The real estate market has suffered through a rather tumultuous period these last few years, and yet it’s important to put our recent doldrums — along with this past year’s “gains” — into some level of historical context.
The early to mid-2000s were an unprecedented time of growth in the Des Moines real estate market. A typical growth rate for the metro is probably between 1 to 3 percent annually. Thus, during a period of a decade, a steady pace of growth will afford a typical seller with somewhere between 10 and 15 percent total appreciation (dependent upon numerous other factors as well, of course). But during the early to mid 2000s the metro experienced about a 4 – 5 percent annual sales growth and price appreciation rate — both unsustainable over the long term.
This pace of growth can be attributed to an unlikely confluence of events: a strong economy, numerous growing suburbs with plenty of acres to build upon, an oversupply of opportunistic builders, and lax lending standards leading to mortgages for virtually anyone who applied. Times have obviously changed.
While most observers correctly identify 2008 as the year “the bottom fell out,” a closer analysis can actually find the initial vestiges of a slow-down in 2007 when new construction home sales declined 37 percent. And while this had yet to fully reverberate throughout the market, it was a clear harbinger of events to follow. By 2008 overall sales dropped 26 percent in one year — less than many markets around the country but nonetheless the largest single year drop for Des Moines in recent memory.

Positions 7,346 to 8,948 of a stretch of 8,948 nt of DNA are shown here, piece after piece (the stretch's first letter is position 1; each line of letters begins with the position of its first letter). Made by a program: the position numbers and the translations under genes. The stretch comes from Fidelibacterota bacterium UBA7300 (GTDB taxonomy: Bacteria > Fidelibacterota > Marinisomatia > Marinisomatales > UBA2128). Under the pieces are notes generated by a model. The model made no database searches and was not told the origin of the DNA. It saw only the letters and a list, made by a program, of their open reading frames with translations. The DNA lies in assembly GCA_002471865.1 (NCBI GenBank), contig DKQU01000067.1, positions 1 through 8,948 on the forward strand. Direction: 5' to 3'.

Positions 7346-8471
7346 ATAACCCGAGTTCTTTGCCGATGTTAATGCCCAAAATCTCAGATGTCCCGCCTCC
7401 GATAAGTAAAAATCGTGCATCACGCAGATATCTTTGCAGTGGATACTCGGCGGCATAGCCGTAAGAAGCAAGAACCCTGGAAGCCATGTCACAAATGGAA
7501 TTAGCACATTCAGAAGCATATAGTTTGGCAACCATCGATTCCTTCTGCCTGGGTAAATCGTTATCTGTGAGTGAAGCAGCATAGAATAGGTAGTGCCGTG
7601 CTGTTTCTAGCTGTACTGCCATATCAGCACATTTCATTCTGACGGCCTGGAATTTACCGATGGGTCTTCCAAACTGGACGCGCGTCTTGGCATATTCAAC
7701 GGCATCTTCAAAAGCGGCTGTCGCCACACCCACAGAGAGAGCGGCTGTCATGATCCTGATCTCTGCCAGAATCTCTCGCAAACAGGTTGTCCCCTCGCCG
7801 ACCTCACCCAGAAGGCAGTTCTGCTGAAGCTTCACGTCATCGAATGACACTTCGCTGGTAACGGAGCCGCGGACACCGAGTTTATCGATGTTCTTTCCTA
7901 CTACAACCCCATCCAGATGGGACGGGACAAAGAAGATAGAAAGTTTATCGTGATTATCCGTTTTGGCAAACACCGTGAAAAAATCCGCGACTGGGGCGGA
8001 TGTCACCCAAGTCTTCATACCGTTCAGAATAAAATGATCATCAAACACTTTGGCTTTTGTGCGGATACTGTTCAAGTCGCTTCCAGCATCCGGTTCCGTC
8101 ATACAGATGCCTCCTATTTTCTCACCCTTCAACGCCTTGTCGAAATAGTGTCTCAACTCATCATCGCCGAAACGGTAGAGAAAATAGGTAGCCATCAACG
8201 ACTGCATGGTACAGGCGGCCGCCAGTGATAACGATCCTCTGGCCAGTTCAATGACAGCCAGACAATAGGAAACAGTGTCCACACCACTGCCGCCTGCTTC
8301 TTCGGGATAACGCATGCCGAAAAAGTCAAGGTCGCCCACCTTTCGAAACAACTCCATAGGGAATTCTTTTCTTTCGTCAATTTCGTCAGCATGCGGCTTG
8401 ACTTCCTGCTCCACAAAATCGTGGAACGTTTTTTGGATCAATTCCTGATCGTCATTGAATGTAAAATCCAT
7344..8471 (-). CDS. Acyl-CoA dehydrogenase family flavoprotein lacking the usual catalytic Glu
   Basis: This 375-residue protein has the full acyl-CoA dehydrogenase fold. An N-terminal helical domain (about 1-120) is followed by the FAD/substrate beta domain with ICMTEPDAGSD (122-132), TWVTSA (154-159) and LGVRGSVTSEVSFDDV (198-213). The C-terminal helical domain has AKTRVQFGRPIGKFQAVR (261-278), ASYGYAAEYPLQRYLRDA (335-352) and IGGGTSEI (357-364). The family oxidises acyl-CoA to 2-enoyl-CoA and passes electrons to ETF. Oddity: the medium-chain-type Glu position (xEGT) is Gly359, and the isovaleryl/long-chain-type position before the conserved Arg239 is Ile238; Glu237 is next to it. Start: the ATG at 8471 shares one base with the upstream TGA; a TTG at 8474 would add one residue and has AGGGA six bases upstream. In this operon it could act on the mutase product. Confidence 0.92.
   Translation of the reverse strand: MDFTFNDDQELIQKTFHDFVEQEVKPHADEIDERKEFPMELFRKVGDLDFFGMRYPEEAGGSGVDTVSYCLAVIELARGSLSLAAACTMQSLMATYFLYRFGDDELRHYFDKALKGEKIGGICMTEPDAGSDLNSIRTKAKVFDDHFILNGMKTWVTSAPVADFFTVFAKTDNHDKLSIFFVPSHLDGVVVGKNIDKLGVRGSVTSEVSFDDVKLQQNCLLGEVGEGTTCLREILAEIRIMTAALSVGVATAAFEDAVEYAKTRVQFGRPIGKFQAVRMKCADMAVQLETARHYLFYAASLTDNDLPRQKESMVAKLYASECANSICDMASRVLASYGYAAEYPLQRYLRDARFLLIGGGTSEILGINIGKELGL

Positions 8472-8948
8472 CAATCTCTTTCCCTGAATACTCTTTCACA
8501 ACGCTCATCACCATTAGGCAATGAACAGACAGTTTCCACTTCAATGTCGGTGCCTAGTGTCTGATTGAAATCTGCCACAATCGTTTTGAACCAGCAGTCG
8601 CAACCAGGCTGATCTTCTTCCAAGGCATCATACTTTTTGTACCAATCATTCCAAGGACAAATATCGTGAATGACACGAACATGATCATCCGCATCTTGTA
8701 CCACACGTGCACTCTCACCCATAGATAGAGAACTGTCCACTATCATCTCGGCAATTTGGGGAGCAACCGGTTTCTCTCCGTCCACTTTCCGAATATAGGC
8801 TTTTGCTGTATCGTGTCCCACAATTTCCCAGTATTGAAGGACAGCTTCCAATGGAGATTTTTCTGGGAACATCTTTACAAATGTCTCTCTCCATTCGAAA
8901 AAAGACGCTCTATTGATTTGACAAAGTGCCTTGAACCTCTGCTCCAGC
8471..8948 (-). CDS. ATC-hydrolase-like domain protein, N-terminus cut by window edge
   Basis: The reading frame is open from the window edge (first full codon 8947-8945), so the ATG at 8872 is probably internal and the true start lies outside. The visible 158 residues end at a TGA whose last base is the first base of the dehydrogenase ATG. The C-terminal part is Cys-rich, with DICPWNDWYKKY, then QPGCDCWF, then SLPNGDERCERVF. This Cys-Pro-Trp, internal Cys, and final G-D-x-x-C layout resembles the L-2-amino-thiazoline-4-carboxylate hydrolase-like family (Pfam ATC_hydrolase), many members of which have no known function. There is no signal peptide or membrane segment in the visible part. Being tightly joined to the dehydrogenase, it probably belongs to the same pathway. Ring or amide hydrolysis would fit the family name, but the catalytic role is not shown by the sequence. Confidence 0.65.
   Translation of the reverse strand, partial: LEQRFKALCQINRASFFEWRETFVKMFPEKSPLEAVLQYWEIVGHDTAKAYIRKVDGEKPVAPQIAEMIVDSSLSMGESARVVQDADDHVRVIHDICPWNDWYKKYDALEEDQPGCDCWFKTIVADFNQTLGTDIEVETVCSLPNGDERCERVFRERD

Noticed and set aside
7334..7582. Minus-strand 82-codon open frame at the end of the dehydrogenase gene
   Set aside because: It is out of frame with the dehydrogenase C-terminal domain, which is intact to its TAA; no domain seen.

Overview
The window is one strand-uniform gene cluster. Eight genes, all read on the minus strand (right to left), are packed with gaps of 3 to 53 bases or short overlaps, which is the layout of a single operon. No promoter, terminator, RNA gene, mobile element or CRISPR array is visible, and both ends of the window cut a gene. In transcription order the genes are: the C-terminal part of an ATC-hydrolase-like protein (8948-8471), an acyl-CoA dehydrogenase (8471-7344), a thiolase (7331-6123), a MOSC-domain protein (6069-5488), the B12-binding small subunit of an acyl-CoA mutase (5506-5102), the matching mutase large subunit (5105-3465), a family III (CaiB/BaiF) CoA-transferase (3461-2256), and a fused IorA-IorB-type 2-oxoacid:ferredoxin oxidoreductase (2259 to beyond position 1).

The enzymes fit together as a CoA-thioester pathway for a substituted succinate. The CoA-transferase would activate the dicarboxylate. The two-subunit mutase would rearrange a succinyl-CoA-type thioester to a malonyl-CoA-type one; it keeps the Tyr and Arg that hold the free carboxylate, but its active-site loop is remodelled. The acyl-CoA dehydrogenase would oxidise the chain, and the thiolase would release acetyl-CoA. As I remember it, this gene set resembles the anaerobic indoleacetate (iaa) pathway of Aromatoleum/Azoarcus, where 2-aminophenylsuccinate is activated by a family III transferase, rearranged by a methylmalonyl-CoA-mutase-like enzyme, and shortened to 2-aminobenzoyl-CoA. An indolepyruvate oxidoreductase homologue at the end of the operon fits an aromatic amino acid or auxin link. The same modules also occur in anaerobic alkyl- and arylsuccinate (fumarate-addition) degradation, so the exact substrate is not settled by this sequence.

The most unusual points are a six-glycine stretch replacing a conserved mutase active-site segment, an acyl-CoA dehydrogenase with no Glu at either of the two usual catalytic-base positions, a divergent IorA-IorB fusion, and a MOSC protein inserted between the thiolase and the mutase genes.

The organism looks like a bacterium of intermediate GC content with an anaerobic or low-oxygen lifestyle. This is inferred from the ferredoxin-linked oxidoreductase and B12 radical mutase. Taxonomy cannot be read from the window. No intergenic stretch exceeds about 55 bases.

Prices, however, continued to hover at or around previous levels as sellers were holding out for their desired sales price. The fact that prices remained stable had many industry observers believing the market would bounce back. This hope was fleeting, though, as prices dropped 7 percent in 2009 — a decline we’ve still not fully recovered from. The year 2009 saw a variety of market forces contribute to the downward pressure on prices: a continued sluggish economy; substantial increases in foreclosures and short sales that mostly sold below market value; a first time homebuyer credit that helped individual buyers but artificially supported a down market thereby further extending it; and increasingly desperate sellers willing to sell below market value just to get out of their current situation.
This past year, however, we have seen a bounce back. Sales are up more than 20 percent from 2011 to their highest levels in four years, and pricing is likewise up to levels not seen since 2008 — not yet above the 7 percent lost but at least about two-thirds of the way back. So the news is virtually all positive as we slowly claw our way out of the hole created during some difficult times. The challenge will be for 2013 to build upon the promising momentum created in 2012.
Information provided by Ted Weaver, ReMax Real Estate Group, 271-8281, firstname.lastname@example.org.